Donald Trump doesn’t care about veterans or the military. He might not even understand the difference between them.
Thursday night’s rally, which the Republican presidential candidate timed to coincide with the Republican debate, reminded us of just one fact: Donald Trump cares about winning. Veterans are a convenient means to help him, nothing more.
The event was designed for the sole purpose of reinforcing Trump’s frontrunner status. The majority of his remarks were focused on how far ahead he is in the polls, or congratulating his wealthy friends for their outsized donations.
Trump barely mentioned veterans. What he wanted was the best possible excuse to avoid the debate. Veterans, especially wounded veterans, were the perfect excuse. Who doesn’t want to support veterans? That was the key to claiming the moral high ground. Without fundraising for such a popular cause, Trump would have been just another candidate whining about unfair treatment by moderators.
But despite his best efforts, Trump can’t fake a history of caring about veterans. Last year we learned how little his foundation has actually contributed to veteran causes—only $57,000 of $5.5 million in donations between 2009 and 2013.
Despite a lack of any demonstrated interest or connection to veterans, Trump relished the chance to draw comparisons between his checkered career in business and the battlefield exploits of others. He said he “has a different sort of guts” and is “financially courageous,” two phrases that must have prompted winces among some veterans watching the event—myself included.
The real show began after the parade of politicians and millionaire friends, when Trump introduced John Wayne Walding, a former Green Beret sniper. Trump needed someone else to talk about veteran issues because he is unable to speak for more than five seconds about the topic without repeating himself. The former sniper, fittingly born on the Fourth of July, is the stereotypical cowboy. He had no qualms about describing himself as a “barrel-chested freedom fighter,” which set the intellectual tone for a rambling speech that could have been lifted from a scene in Team America: World Police.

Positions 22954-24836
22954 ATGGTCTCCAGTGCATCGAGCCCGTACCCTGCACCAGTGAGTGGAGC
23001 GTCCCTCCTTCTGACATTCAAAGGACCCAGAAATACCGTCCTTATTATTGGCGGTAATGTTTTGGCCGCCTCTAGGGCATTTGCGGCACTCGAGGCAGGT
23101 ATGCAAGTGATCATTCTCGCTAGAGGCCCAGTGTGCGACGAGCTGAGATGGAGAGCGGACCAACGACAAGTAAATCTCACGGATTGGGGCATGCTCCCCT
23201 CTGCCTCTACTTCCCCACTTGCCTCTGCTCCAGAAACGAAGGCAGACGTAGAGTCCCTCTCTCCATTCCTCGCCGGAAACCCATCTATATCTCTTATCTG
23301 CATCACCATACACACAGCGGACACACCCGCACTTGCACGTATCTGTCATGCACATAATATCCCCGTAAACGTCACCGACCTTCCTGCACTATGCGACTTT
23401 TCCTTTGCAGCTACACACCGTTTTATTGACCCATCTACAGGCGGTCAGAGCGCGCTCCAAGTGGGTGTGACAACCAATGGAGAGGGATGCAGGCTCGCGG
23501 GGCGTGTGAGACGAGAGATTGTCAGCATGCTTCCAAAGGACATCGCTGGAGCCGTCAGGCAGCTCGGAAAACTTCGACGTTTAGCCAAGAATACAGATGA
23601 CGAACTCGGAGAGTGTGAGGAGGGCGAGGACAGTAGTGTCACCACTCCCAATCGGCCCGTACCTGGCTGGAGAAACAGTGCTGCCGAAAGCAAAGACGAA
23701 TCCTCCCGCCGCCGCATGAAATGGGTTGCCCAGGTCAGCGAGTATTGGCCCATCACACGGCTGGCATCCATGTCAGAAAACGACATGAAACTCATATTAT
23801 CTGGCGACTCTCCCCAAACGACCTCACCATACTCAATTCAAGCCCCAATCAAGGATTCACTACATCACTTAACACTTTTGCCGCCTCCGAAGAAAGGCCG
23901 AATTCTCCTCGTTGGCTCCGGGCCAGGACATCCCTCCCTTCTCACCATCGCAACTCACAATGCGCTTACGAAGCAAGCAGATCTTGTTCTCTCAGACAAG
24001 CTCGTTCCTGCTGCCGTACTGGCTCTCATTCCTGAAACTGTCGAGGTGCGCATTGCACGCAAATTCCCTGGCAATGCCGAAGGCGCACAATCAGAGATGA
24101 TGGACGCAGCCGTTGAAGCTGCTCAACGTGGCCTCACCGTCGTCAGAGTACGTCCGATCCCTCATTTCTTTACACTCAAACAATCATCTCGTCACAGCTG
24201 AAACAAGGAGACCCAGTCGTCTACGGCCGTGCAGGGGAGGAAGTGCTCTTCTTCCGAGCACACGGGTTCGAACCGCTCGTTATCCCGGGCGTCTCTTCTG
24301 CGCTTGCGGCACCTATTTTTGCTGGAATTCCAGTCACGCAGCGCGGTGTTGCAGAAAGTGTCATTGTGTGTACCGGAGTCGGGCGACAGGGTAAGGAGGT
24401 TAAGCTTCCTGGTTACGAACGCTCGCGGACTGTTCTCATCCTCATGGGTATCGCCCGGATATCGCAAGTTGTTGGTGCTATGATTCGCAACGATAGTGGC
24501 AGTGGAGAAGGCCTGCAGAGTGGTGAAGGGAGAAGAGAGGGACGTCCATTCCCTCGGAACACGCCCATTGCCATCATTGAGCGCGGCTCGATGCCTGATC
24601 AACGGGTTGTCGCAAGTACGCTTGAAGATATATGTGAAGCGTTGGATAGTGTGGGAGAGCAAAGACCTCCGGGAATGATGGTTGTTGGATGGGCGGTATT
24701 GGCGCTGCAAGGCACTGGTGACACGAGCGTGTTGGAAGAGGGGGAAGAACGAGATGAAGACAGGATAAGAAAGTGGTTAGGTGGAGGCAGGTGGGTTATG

The ensuing tirade about military suicides, while compelling, was yet the latest example of Trump’s approach. It was exactly the kind of flag-waving, fact-free performance that characterizes everything about his business dealings and presidential campaign.
John Wayne cited the now commonly referenced figure of 22 veteran suicides per day as the key indicator that veterans, somewhere, somehow, need our help. There was no nuance in the argument, nor any actual proposals to improve the conditions that lead to suicide among the veteran population.
The problem is how frequently the number is used out of context to drive political or fundraising agendas. Like much of what Trump says, the figure has been widely disputed. The source of the number, the 2012 VA report, acknowledges the lack of comprehensive data, which did include the three most populous states.
The data indicate that veteran suicide is driven by demographics. Suicides are especially prevalent among older men. Most veterans are older men. In fact, at least 69% of veteran suicides reported in the VA’s own data were over the age of 50. This runs completely counter to the narrative from Trump’s rally, which created the impression that young men coming home from Iraq and Afghanistan were the primary at-risk group.
Of course, raising money for valuable charities is a good thing, and the Trump campaign claims to have raised more than $6 million last night—$1 million personally from the candidate. Yet at least one veterans groups has said it doesn’t want his money.
Veterans are not an issue for Trump. Winning is an issue, the only issue. And it’s infuriating to see him hide behind the veteran community, peeking out only to claim victory.
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